Made of Sterner Stuff
Orthopedic materials are challenged to migrate away from
metal while retaining metallic strength.
Sam Brusco • Associate Editor
Graphene—the two-dimensional allotrope of carbon tak- ing the form of a two-dimensional, atomic scale hexago- nal lattice in which one atom forms each vertex—was
discovered by University of Manchester scientists in 2004. Or,
rather, one should say it was rediscovered, as it had unintentionally been produced in small amounts with pencils or other graphite uses for centuries. The University of Manchester researchers
were the first to create and document graphene flakes one atom
thick, and because of this, graphene was awarded its 2D status.
Two hundred times stronger than steel, immensely light, and an
excellent conductor, it is being hailed as the next “wonder material” for biomedical applications. And once manufacturers can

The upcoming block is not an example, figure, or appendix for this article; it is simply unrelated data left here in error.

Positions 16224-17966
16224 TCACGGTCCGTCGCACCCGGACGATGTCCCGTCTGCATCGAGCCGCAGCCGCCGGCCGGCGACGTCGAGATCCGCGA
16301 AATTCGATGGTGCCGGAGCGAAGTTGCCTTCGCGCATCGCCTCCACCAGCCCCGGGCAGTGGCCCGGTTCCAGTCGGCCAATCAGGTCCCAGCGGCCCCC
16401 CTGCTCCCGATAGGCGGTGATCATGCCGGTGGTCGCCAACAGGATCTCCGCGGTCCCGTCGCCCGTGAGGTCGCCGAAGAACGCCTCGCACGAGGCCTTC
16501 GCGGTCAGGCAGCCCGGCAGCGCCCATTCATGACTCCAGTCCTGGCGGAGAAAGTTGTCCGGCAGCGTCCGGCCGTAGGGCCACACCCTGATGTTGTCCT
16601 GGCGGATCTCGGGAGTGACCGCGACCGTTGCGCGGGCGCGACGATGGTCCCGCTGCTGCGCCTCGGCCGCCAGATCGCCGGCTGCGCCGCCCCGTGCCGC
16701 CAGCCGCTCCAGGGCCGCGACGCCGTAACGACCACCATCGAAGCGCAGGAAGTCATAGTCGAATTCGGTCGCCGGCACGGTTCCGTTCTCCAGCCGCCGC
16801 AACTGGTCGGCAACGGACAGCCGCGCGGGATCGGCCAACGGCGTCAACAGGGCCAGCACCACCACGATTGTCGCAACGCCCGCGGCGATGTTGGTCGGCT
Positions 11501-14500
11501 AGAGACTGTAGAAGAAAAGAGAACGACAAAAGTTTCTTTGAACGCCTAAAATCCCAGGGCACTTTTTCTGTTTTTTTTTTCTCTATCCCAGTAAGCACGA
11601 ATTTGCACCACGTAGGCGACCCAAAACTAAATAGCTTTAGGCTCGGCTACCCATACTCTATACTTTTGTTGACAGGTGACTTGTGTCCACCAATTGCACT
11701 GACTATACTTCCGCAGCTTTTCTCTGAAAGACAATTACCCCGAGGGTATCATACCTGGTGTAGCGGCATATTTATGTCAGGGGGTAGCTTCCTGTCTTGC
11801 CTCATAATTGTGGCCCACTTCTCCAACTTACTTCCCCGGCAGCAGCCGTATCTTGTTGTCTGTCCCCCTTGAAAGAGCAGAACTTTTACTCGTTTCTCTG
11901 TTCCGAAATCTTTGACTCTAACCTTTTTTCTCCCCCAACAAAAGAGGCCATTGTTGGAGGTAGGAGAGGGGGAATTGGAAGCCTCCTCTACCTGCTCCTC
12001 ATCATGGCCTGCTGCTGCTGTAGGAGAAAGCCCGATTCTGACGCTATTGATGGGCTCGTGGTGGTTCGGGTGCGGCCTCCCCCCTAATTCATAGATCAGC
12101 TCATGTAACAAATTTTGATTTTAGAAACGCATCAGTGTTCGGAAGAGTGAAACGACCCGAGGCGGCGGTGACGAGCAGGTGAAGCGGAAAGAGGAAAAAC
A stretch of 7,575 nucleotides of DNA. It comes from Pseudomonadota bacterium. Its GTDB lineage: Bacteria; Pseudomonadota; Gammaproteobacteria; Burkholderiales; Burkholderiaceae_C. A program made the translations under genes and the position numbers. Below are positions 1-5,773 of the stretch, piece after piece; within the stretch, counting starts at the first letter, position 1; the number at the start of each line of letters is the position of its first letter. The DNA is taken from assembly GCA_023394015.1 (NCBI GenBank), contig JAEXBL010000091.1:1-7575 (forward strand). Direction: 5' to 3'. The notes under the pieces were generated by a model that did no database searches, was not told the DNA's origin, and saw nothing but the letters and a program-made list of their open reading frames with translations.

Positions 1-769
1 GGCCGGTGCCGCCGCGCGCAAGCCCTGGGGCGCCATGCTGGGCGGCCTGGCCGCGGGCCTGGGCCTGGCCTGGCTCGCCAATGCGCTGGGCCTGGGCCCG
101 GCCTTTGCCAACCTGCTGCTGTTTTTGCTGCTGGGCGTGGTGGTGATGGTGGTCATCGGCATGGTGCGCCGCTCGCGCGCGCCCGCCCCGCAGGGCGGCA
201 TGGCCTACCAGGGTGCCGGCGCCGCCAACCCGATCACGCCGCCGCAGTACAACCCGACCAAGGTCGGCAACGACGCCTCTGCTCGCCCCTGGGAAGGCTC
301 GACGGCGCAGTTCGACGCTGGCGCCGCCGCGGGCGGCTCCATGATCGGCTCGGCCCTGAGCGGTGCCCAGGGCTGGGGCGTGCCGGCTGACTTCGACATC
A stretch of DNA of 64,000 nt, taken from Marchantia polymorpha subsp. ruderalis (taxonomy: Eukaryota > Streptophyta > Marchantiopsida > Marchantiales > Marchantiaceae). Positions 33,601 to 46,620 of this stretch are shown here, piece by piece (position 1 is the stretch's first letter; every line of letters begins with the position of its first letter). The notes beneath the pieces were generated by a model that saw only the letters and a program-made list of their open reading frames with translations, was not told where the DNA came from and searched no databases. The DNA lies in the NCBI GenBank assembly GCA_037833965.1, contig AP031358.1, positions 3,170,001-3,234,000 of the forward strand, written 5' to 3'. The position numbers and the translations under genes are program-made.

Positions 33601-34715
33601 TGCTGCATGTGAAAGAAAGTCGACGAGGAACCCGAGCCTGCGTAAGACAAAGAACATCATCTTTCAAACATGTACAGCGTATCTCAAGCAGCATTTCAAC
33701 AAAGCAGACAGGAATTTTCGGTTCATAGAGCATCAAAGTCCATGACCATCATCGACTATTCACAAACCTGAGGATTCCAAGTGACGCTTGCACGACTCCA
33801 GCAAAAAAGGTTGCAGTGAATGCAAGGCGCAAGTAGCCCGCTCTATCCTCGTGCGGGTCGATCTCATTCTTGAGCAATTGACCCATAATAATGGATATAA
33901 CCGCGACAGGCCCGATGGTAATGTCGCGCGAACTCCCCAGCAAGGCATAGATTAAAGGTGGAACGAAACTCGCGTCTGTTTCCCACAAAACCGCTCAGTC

discover a method to produce it beyond haphazard flakes, graphene could usher in new classes of orthopedic technologies.
For example, in September 2016, the Rice University lab of
materials scientist Pulickel Ajayan, in concert with colleagues in
Texas, Brazil, and India, were able to weld flakes of graphene ox-
ide in porous solids using spark plasma sintering. The researchers
discovered the 3D graphene material compared favorably with
titanium—a standard bone-replacement material—in both me-
chanical properties and biocompatibility.
“We started thinking about this for bone implants because
graphene is one of the most intriguing materials with many
possibilities and it’s generally biocompatible,” commented Rice
postdoctoral research associate Chandra Sekhar Tiwary, co-lead
author of the paper on the discovery in Advanced Materials, with
Dibyendu Chakravarty of the International Advanced Research
Center for Powder Metallurgy and New Materials in Hyderabad,
India.“Four things are important: its mechanical properties, density, porosity, and biocompatibility.”
Anchor system manufactured using VESTAKEEP PEEK. Image courtesy of Evonik Corporation